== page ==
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As a student, you’ll be asked to write many different types of essays. Comparison-and-contrast essays and book reviews are common assignments in humanities and social science classes, while lab reports are basic requirements for science classes such as biology, chemistry, and physics. Below are some suggestions to help you begin these different essays.

Comparison and Contrast

The comparison-and-contrast essay is one of the most frequently assigned. In this type of essay, your goal is to construct an argument based on a discussion of the similarities and/or differences in two or more texts, theories, or objects. Simply pointing out the similarities and differences is not enough; you also need to state why these similarities/differences matter. For example, in a religion paper you might begin by comparing and contrasting how two religious texts approach the idea of the self, but then move on to formulating a thesis about what role the self plays in achieving enlightenment.

When writing a comparison-and-contrast essay, you should begin with an introductory paragraph that introduces the texts and includes a clear thesis statement about them. In some cases, depending on your audience, a brief summary of the texts would also be appropriate.

You can organize the body of the comparison-and-contrast essay either subject-by-subject or point-by-point. In the first pattern of organization, subject-by-subject, you would discuss all your assertions about one subject and then all your assertions about the second subject. Here’s an example:


Introduction  (Thesis:  In the past ten years, flexibility in several key areas has helped private colleges be more successful in achieving their diversity goals than public colleges.)

  A. Private colleges
  1. Funding
2. Curriculum
3. Admissions Policy
  B. Public colleges
  1. Funding
2. Curriculum
3. Admissions Policy


Sometimes organizing a comparison-and-contrast essay by subject tends to break up the analysis and make the essay seem choppy. If so, you can try organizing point-by-point. In this pattern of organization, you would discuss one assertion about both subjects, then another, and another, etc. Here’s an example:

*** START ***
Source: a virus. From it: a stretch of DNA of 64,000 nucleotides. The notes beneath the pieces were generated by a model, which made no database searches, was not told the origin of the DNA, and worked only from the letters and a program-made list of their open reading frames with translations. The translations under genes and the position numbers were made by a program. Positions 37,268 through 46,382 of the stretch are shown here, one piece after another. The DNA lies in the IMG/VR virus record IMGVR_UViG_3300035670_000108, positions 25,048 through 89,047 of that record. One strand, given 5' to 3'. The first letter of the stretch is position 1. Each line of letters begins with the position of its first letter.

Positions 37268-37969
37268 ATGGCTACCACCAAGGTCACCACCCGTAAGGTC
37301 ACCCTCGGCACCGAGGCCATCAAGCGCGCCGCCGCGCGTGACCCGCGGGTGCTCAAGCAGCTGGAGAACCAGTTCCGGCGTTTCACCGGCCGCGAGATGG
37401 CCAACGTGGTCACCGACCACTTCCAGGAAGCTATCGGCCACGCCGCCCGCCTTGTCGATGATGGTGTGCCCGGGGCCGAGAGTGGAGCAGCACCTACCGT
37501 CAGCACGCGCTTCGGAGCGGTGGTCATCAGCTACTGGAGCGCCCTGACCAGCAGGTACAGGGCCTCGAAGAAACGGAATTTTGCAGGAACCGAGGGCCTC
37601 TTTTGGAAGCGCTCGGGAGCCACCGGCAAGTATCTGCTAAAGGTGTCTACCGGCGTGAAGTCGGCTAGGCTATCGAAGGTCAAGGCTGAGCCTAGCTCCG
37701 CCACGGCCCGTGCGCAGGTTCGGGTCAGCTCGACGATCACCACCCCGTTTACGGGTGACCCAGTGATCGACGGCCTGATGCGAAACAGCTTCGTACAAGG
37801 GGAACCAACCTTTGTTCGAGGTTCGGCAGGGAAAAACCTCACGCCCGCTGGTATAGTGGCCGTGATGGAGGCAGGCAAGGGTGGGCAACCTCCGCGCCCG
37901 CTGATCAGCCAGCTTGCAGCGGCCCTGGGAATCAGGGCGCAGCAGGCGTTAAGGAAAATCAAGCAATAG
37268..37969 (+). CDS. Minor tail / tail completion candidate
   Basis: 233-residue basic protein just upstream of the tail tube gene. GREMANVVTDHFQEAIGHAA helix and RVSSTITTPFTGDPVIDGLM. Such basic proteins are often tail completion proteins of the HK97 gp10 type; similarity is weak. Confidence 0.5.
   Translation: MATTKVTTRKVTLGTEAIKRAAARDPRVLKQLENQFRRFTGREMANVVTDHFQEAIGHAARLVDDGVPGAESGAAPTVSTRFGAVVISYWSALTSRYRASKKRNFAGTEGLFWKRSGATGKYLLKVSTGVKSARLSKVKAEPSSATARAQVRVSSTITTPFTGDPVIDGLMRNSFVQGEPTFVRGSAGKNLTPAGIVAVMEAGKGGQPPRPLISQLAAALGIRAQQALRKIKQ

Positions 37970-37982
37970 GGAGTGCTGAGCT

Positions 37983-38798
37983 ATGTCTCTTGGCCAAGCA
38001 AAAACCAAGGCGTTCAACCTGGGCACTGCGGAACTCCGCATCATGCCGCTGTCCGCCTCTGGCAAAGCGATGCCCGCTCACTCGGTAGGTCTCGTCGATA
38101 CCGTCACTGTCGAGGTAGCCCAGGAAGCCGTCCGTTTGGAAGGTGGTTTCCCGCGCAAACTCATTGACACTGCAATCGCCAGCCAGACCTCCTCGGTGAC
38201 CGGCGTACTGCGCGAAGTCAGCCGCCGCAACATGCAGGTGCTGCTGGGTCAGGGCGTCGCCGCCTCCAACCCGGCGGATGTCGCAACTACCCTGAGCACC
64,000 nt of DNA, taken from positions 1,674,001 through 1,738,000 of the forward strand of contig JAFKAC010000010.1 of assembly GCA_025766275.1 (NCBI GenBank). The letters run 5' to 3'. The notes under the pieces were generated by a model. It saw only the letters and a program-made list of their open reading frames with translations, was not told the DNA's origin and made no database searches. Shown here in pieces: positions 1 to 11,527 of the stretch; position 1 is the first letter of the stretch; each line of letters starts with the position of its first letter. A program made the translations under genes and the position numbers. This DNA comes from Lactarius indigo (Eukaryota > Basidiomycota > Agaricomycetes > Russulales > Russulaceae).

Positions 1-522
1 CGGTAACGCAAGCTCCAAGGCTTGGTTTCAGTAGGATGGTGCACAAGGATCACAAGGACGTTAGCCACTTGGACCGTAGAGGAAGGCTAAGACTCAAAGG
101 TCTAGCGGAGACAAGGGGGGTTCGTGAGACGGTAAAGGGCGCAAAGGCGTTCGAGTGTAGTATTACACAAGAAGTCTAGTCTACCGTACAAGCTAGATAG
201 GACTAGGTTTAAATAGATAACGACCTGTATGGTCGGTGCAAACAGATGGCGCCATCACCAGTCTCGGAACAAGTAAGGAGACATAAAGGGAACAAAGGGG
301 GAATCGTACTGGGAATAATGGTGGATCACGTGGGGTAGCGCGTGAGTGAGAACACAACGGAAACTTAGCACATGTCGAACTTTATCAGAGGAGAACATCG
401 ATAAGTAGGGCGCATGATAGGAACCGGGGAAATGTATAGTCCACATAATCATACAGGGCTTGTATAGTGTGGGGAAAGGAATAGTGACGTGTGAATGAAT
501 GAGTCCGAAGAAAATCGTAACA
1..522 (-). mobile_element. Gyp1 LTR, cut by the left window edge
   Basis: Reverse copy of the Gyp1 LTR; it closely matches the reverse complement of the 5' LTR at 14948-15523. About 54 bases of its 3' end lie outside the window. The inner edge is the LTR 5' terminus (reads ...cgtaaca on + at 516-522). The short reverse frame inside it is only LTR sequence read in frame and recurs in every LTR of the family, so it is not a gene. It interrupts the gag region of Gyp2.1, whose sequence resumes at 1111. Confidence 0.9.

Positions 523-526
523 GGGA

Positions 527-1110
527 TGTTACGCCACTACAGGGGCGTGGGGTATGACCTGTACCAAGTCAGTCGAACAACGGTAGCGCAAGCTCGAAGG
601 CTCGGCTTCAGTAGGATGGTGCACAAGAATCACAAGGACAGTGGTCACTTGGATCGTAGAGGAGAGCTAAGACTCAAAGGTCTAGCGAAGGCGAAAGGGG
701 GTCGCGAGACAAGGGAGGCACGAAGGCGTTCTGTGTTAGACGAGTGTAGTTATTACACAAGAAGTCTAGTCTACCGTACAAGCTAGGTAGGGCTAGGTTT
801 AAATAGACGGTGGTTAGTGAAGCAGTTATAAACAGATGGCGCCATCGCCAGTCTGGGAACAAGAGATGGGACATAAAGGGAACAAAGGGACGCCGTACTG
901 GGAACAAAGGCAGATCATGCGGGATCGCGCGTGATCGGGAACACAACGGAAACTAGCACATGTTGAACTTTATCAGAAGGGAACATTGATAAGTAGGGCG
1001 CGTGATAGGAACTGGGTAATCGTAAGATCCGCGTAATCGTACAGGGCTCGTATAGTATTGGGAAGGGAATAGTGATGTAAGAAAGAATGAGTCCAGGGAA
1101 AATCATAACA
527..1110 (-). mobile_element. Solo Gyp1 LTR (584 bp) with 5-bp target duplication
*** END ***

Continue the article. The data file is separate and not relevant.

A. Funding
  1. Private colleges
2. Public colleges
  B. Curriculum
  1. Private colleges
2. Public colleges
  C. Admissions policies
  1. Private colleges
2. Public colleges


Book Reviews

Like other types of essays, a book review needs a well-articulated thesis as well as strong evidence supporting that thesis. It should not be just a summary of the book; rather, it should be a thoughtful, analytical evaluation. Listed below are some points often addressed in a book review:

The book’s thesis and a brief summary.

A discussion of the author’s background and professional credentials.

An evaluation of the sources that the author uses to support the thesis. What are they? How has the author gathered them? Are they biased?

An evaluation of the book’s central argument. Is it logical? Is it based on valid assumptions? Is it consistent with or different from other work on this subject?

An evaluation of the book’s style. Is it lively and engaging or dull and unappealing? Is the style appropriate for general readers or scholarly readers?

An evaluation of the book’s overall contributions. Does it provide interesting new insights? Does it contribute to the larger discussion of the subject?


Lab Reports

The purpose of a lab report is to provide an accurate record of your experiment and to communicate that you understand the science involved. Although the format of a chemistry lab report can vary somewhat from that of a biology or physics lab report, all generally include the following section, which should be introduced with separate subheadings:

Introduction: a brief discussion that includes a statement of the purpose of the lab as well as some background information that provides a context for your work.

Experimental: a concise description of what you did and what you observed. This section can also be referred to as Methods and Materials.

Results: a report of your findings. Sometimes results can be reported in the Discussion section.

Discussion: a detailed discussion of your results and an interpretation of your data and observations. This section can also include your conclusions.

References: a list of relevant sources.


Copyright 2000, the Jacobson Center for Writing, Teaching and Learning at Smith College.




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